Infant/Toddler- Ongoing child and program assessment is an underlying component of the HighScope Curriculum. Objective observations of children allow teachers to intentionally plan to build on individual and group interests and scaffold development by supporting what children know while gently extending their learning.
Preschool- Ongoing child assessment is also an underlying component of the HighScope Curriculum. Objective anecdotal observations of children collected throughout children’s natural play allow teachers to assess child progress and plan meaningful learning experiences.
In HighScope settings, caregivers maintain the overall routines as consistently as possible, while flexing it to accommodate individual children’s natural rhythms and temperaments.
Parts of the daily schedule
Arrivals and Departures
Message board is one of the first activities we do during the day. Children have the opportunity to read our messages as we draw our pictures and write common words. It is an activity that is helpful for starting the day, communicating new toys, events, or other important information.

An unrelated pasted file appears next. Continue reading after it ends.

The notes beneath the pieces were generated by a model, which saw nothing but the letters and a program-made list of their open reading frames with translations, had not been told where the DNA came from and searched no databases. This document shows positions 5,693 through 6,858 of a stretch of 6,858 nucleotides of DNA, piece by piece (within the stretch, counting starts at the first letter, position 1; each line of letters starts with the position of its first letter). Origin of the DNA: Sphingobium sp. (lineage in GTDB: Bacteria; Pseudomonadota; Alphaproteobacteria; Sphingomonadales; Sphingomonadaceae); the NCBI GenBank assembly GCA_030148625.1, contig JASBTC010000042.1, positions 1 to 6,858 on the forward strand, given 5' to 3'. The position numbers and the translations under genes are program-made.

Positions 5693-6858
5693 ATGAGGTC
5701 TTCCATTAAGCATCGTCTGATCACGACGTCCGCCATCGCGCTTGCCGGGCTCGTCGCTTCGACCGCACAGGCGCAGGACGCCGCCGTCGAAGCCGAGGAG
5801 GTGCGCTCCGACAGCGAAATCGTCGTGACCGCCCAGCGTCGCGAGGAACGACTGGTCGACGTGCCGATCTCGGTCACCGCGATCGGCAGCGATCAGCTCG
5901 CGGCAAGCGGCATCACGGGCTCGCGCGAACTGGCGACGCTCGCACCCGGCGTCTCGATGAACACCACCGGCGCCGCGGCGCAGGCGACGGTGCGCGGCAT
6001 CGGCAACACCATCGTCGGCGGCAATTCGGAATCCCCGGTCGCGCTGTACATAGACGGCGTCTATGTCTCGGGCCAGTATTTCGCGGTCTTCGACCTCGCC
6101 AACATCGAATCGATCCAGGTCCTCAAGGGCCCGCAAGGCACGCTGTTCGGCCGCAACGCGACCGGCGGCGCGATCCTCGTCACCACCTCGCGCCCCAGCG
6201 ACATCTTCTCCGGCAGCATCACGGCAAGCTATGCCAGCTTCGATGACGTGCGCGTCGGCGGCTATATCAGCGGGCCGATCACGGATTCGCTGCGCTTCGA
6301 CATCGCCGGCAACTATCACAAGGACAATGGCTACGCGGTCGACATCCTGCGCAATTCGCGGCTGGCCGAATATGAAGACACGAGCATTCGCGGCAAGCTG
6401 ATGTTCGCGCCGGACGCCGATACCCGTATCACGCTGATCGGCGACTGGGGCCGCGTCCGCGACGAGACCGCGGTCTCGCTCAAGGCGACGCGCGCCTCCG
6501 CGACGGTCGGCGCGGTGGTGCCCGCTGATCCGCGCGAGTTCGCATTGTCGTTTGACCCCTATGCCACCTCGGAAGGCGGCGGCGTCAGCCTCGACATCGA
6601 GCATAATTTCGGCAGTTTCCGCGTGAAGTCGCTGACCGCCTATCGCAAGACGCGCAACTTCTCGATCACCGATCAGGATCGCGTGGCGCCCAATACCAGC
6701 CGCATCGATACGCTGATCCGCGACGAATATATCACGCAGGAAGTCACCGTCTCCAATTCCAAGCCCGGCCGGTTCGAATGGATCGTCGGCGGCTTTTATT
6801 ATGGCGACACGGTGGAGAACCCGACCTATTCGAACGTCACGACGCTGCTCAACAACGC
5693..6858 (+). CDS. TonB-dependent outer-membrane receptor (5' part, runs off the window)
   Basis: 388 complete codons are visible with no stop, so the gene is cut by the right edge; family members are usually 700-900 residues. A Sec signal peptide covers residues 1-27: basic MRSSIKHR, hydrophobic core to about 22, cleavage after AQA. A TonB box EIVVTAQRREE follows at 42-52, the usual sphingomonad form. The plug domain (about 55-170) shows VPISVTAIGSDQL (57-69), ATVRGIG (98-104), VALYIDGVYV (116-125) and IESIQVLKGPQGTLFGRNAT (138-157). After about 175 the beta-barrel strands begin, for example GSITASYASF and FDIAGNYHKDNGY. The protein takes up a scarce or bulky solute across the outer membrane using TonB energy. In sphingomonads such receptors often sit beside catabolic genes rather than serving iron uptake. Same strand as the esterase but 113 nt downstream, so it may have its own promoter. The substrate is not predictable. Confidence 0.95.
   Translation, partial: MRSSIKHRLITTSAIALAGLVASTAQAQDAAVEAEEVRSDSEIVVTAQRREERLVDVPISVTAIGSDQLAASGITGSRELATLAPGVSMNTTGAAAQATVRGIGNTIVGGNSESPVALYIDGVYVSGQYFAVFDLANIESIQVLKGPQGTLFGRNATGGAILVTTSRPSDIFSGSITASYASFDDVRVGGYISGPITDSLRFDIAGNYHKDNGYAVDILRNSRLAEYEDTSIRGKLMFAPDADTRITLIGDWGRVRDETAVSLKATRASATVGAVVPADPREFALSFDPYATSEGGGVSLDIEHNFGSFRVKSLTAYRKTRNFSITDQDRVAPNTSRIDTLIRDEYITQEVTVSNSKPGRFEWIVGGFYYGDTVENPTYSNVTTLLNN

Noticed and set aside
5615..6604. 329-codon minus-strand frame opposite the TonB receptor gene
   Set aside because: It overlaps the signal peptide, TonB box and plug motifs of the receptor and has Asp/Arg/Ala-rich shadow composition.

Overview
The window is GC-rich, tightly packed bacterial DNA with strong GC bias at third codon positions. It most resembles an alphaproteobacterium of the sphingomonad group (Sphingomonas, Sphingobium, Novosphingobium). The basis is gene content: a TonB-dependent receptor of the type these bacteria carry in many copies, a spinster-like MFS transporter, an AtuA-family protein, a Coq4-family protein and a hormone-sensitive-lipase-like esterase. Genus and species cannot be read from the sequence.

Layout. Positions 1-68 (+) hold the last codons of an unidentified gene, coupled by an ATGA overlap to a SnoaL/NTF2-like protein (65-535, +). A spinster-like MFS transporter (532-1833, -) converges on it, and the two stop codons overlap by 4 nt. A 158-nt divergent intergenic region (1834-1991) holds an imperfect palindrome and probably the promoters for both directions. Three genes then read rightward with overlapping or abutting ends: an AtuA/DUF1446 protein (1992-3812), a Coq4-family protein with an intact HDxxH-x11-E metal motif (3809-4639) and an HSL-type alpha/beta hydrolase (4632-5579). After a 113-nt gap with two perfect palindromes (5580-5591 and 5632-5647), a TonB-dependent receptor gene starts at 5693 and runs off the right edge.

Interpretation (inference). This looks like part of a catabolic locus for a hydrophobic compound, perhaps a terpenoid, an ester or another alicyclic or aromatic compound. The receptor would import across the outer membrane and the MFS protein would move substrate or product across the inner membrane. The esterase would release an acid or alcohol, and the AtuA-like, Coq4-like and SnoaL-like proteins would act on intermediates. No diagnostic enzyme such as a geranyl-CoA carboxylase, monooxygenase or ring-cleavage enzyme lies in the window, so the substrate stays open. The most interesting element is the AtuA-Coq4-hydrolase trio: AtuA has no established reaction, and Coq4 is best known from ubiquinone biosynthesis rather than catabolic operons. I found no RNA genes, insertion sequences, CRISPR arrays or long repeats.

Choice Time (Plan, Do, Review)
Work time is at least 60 minutes of child led free play. Children can play and be creative with the toys in their classroom. Teachers play along with the children, get down on their level, and follow the children’s lead. We are able to observe their behavior and focus on guiding each child as an individual. Children get to choose from House, Block, Toy, Book, Writing, Sand and Water, and Art.
Our small groups activities are teacher planned to measure child’s development based on our nine content areas.
Our Large group activities are teacher planned music and movement activities.
Outdoor play is very important part of the daily schedule; physical health, development, and wellbeing. Outdoor play is at least 60 minutes of child led free play. We have a climber, sandbox, swing, tables for activities, mud kitchen, and more.
How We Evaluate
Research tells us that the best programs consistently measure how well caregivers do their jobs and whether children are developing as they should be. They use the results to continue what is working and improve what is not.
Teachers observe and collect anecdotal notes for the COR to use with daily team planning. This happens every day in a HighScope program.